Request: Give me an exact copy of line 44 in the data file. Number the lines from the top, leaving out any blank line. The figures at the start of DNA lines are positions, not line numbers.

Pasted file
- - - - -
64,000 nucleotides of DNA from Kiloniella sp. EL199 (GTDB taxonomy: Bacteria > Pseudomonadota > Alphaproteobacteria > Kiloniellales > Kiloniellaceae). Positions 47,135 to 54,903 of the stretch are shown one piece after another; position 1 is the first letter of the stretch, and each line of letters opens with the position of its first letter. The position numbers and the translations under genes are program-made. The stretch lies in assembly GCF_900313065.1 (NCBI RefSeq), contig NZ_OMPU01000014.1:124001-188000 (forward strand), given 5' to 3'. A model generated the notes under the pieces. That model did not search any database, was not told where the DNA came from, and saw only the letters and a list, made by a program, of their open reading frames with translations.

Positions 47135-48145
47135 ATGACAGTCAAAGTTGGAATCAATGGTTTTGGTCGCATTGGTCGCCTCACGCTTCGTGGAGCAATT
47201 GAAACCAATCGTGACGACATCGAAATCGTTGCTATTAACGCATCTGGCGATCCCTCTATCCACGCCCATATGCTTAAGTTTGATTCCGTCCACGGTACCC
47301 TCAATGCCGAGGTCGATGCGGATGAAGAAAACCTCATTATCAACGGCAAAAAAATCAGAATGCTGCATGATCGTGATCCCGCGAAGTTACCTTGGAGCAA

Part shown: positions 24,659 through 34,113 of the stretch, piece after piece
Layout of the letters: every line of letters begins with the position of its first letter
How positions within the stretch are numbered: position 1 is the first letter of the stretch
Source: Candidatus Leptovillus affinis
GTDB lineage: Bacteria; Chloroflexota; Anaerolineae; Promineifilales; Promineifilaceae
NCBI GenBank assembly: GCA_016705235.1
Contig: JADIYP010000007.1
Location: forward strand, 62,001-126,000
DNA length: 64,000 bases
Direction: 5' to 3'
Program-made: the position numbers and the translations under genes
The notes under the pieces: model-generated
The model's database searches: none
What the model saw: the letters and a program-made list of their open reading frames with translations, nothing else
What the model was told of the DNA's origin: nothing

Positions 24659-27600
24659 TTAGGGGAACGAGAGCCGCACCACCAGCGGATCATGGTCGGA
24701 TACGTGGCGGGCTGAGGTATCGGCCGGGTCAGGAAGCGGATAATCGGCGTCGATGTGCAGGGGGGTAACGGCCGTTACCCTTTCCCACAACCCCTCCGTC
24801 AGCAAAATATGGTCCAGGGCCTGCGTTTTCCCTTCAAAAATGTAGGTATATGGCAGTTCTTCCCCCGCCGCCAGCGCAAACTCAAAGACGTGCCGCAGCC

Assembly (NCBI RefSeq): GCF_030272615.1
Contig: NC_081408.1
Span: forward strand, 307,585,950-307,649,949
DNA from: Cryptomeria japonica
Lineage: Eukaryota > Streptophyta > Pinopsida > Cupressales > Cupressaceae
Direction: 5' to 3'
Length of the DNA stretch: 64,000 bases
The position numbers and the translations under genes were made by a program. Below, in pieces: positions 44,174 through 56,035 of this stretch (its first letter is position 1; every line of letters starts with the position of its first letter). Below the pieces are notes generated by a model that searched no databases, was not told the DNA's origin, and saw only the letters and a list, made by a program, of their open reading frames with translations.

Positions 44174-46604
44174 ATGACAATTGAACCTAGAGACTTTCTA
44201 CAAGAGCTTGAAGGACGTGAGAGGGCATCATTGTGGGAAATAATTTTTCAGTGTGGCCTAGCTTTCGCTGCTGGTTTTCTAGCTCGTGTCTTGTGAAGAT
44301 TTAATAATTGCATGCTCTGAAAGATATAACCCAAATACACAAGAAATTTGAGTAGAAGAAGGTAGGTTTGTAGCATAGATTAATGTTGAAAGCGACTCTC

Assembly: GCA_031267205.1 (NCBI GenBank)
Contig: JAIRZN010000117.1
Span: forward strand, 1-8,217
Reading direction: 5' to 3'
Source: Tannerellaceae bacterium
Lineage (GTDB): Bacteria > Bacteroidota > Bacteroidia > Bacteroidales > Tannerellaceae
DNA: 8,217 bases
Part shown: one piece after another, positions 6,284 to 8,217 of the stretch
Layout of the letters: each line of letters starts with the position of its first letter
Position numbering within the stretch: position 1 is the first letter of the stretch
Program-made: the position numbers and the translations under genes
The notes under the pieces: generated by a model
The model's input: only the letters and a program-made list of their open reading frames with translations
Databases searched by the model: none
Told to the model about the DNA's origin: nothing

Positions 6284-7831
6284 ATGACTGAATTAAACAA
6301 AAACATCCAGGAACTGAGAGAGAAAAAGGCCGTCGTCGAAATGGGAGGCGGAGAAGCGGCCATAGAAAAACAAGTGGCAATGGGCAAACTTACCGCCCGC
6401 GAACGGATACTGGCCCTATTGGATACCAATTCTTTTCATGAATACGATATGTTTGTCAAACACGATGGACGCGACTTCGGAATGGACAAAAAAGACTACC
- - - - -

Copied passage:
Part shown: one piece after another, positions 6,284 to 8,217 of the stretch